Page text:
From his 1946 essay, “Politics and the English Language,” some key passages that perhaps have relevance to our recent controversy over the quixotic Austrians attempting to resurrect (what they claim is) the original meaning of the term “inflation” (all bold is mine, and I’m not going to italicize the whole thing so you can see Orwell’s original):
Most people who bother with the matter at all would admit that the English language is in a bad way, but it is generally assumed that we cannot by conscious action do anything about it. Our civilization is decadent and our language — so the argument runs — must inevitably share in the general collapse. It follows that any struggle against the abuse of language is a sentimental archaism, like preferring candles to electric light or hansom cabs to aeroplanes. Underneath this lies the half-conscious belief that language is a natural growth and not an instrument which we shape for our own purposes.
Now, it is clear that the decline of a language must ultimately have political and economic causes: it is not due simply to the bad influence of this or that individual writer. But an effect can become a cause, reinforcing the original cause and producing the same effect in an intensified form, and so on indefinitely. A man may take to drink because he feels himself to be a failure, and then fail all the more completely because he drinks. It is rather the same thing that is happening to the English language. It becomes ugly and inaccurate because our thoughts are foolish, but the slovenliness of our language makes it easier for us to have foolish thoughts. The point is that the process is reversible.
In our time, political speech and writing are largely the defense of the indefensible. Things like the continuance of British rule in India, the Russian purges and deportations, the dropping of the atom bombs on Japan, can indeed be defended, but only by arguments which are too brutal for most people to face, and which do not square with the professed aims of the political parties. Thus political language has to consist largely of euphemism, question-begging and sheer cloudy vagueness. Defenseless villages are bombarded from the air, the inhabitants driven out into the countryside, the cattle machine-gunned, the huts set on fire with incendiary bullets: this is called pacification. Millions of peasants are robbed of their farms and sent trudging along the roads with no more than they can carry: this is called transfer of population or rectification of frontiers. People are imprisoned for years without trial, or shot in the back of the neck or sent to die of scurvy in Arctic lumber camps: this is called elimination of unreliable elements. Such phraseology is needed if one wants to name things without calling up mental pictures of them. Consider for instance some comfortable English professor defending Russian totalitarianism. He cannot say outright, “I believe in killing off your opponents when you can get good results by doing so.” Probably, therefore, he will say something like this:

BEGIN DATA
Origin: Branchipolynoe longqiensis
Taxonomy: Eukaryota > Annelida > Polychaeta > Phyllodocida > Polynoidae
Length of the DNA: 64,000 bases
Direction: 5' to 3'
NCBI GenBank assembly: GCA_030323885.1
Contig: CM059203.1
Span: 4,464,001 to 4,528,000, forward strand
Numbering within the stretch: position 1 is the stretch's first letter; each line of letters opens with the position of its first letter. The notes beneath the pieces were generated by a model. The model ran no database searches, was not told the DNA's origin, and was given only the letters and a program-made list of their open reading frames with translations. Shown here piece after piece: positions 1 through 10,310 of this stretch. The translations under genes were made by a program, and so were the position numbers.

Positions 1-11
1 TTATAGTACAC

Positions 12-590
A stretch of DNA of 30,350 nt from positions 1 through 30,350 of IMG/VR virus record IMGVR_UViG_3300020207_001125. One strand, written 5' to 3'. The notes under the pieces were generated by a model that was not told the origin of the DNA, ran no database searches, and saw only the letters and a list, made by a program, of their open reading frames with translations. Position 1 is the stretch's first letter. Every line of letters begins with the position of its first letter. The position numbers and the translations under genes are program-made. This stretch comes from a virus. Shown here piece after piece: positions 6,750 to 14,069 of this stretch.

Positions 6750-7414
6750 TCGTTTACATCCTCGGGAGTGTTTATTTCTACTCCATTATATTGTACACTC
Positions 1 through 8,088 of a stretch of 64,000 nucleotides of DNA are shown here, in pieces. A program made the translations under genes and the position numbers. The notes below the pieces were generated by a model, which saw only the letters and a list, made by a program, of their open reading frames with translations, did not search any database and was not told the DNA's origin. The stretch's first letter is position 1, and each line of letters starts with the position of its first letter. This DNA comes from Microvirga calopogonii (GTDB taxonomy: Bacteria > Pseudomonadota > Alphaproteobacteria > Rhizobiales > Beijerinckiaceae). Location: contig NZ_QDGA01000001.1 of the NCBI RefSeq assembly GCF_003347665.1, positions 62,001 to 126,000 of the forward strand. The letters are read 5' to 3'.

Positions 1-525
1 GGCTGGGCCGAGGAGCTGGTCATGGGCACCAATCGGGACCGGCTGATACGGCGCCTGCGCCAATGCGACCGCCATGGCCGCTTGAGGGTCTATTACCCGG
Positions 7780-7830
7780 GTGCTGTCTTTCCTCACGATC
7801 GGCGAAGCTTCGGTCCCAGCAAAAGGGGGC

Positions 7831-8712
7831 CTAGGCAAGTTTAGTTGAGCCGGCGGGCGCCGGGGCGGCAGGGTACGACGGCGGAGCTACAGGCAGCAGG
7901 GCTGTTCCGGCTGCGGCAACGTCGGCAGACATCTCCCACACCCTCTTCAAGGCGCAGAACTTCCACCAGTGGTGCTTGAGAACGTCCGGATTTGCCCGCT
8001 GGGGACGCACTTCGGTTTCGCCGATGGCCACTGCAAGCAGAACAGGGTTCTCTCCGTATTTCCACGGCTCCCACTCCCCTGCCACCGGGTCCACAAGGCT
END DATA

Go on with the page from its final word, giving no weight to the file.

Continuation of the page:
“While freely conceding that the Soviet regime exhibits certain features which the humanitarian may be inclined to deplore, we must, I think, agree that a certain curtailment of the right to political opposition is an unavoidable concomitant of transitional periods, and that the rigors which the Russian people have been called upon to undergo have been amply justified in the sphere of concrete achievement.”
We can argue about whether the above applies to the Austrian fight over the term “inflation,” but I want to make two specific points:
(1) The general arguments people like Gene Callahan are giving–saying the Austrians are analogous to people pining to call the sun a planet because apparently that’s what term they used in 1400–would apply against Orwell too. So is he wrong for chafing against political euphemisms? Am I out of line for objecting to the term “collateral damage” even though everybody nowadays “knows what that means”?
(2) Guys like Nick Rowe and Scott Sumner are quite openly saying they want to pick terminology to describe monetary policy in ways that won’t scare off the general public. I think everybody knows that if you had polled Americans in the fall of 2008, “Hey, do you think Bernanke should create another $1.5 trillion in new money electronically by buying up government bonds and mortgage-backed securities from the institutional traders who currently hold them?” that a strong majority would answer “no.” Look at the huge public reaction against TARP, which occurred at the same time the Fed began its “extraordinary” operations. So this is definitely political, on both sides. It’s not that the Austrians are injecting ideology into the mainstream’s objective science.